If Earth warms by 2 degrees The Great Barrier Reef is a goner, or maybe not. Tropical reefs are generally about 28C but even a one degree rise above normal temperatures can bleach corals.

This latest paper by Hume et al, showed that some corals survive in the hottest reefs on Earth which are in the Arabian/Persian Gulf and are a whopping 36 degrees C. In order to survive, corals do deals with symbiotic algae, but these are very sensitive to changes in temperature (or so we thought):

Reefs are made up of many species of coral, each of which have a mutually beneficial, or “symbiotic”, relationship with algae living in their tissue. These algae supply vital nutrition to the host but are sensitive to environmental changes including increases in seawater temperature.

Even a temperature rise of just one degree Celsius can harm the symbiotic algae, which in turn can increase mortality in corals. The associated loss of symbiotic algae is known as “coral bleaching” because the white skeletons of the corals become visible through the tissue depleted from the algal pigments.

Obviously those Gulf coral survive those wildly high temperatures with freak heat-loving-symbiotic-algae that can’t survive in normal oceans […]

One vulnerable coral type adapts to ocean acidification in just 6 months

Credit: S. Ross et al., UNCW

We already know that pH varies naturally across the oceans of the world. In some sites, it varies more in a single day than global oceans are likely to face in a century.

But cold water corals live in deep water, are slow growing, and hard to study.

Six years ago, experts in cold water corals were telling us how they would be likely to fall victim to ocean acidification first, and that they believed this for good reasons but with little experimental data. But about a year ago data came out (by one of those same experts) showing that rather than being the badly affected, cold water corals adapted to effectively very high levels of CO2 and possibly even increased their calcification rates. Eight days after the pH was changed suddenly, the corals did worse. But when the experiment was continued for six months, the results turned right around. The researchers pointed out how useful longer studies are: “This is the first evidence of successful acclimation in a coral species to ocean acidification, emphasizing the general need for long-term incubations”. The paper is called “Acclimation to ocean acidification during long-term CO2 exposure […]

The chemistry of ocean pH and “acidification”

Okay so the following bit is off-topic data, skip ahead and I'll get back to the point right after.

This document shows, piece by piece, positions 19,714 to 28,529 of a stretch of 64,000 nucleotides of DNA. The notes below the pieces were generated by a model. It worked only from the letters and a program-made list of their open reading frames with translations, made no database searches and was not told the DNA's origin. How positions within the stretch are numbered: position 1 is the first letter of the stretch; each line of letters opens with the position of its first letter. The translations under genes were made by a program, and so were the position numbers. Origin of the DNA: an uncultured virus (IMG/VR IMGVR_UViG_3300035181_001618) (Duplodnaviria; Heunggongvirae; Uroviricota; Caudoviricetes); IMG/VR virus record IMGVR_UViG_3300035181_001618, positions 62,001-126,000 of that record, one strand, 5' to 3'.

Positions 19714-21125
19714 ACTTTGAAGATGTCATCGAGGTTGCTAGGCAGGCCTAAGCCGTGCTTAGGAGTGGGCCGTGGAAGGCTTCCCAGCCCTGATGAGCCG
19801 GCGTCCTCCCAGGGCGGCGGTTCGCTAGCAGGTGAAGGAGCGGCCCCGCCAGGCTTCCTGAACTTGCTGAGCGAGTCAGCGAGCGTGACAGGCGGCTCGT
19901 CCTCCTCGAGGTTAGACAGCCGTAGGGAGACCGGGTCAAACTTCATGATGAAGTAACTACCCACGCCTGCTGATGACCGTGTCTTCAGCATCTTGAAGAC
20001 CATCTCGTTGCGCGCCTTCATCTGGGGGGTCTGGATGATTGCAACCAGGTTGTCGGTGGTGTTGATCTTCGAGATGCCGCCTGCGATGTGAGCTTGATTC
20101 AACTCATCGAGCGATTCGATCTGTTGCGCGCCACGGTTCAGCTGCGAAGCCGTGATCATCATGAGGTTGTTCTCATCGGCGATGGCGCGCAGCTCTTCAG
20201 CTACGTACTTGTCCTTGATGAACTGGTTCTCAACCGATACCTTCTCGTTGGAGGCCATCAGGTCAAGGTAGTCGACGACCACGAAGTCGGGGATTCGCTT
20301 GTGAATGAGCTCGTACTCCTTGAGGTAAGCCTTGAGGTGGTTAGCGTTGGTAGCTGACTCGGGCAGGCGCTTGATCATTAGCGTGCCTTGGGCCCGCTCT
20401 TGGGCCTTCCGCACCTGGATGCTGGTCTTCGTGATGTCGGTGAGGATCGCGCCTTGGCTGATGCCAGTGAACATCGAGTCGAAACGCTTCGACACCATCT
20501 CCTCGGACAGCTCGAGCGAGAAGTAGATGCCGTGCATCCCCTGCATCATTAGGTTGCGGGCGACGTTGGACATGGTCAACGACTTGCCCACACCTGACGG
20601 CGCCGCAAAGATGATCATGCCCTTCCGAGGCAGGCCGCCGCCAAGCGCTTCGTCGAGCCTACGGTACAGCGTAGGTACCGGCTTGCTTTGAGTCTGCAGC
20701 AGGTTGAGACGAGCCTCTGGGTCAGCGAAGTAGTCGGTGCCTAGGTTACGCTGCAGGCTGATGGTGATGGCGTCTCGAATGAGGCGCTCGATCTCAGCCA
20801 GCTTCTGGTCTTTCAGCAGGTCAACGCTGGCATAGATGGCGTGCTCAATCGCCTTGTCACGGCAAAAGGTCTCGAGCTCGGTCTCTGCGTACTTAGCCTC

The ocean acidification threat is a big can of worms. I asked Professor Brice Bosnich to help create a quick reference page on the chemistry and was pleased he could find the time to help. Here’s everything you wanted to know about the basics…

He explains what pH means, and points out that:

Ocean pH varies by 0.3 naturally. Claims of acidification since 1750 are based on dubious models and few observations.

There are reasons to assume that marine life will not be overly affected by an increase in ocean acidity due to atmospheric carbon dioxide:

Ocean life evolved and survived far higher levels of CO2 for millions of years in the past. Marine organisms actively create carbonate shells (using energy) which means crustacea, corals and molluscs aren’t automatically prey to pH changes in the same way that say a limestone rock would be. The world’s oceans may have warmed a mere 0.17C since 1955, hardly a significant threat to marine life.

We also find out that acidic water is added to the ocean from rainfall and floods (and he explains why raindrops will always be acidic).

There are more pressing threats. — Jo


Guest Post by Professor […]

The debate continues: Dr Glikson v Joanne Nova

Dr Andrew Glikson (an Earth and paleoclimate scientist, at the Australian National University) contacted Quadrant offering to write about the evidence for man-made global warming. Quadrant approached me asking for my response. Dr Glikson replied to my reply, and I replied again to him (copied below). No money exchanged hands, but Dr Glikson is, I presume, writing in an employed capacity, while I write pro bono. Why is it that the unpaid self taught commentator needs to point out the evidence he doesn’t seem to be aware of? Why does a PhD need to be reminded of basic scientific principles (like, don’t argue from authority). Such is the vacuum of funding for other theories that a debate that ought to happen inside the university obviously hasn’t occurred. Such is the decrepit, anaemic state of university science that even a doctorate doesn’t guarantee a scientist can reason. Where is the rigor in the training, and the discipline in the analysis?

Credibility lies on evidence

by Joanne Nova

April 29, 2010

Reply to Andrew Glikson

Dr Andrew Glikson still misses the point, and backs his arguments with weak evidence and logical errors. Instead of empirical evidence, often […]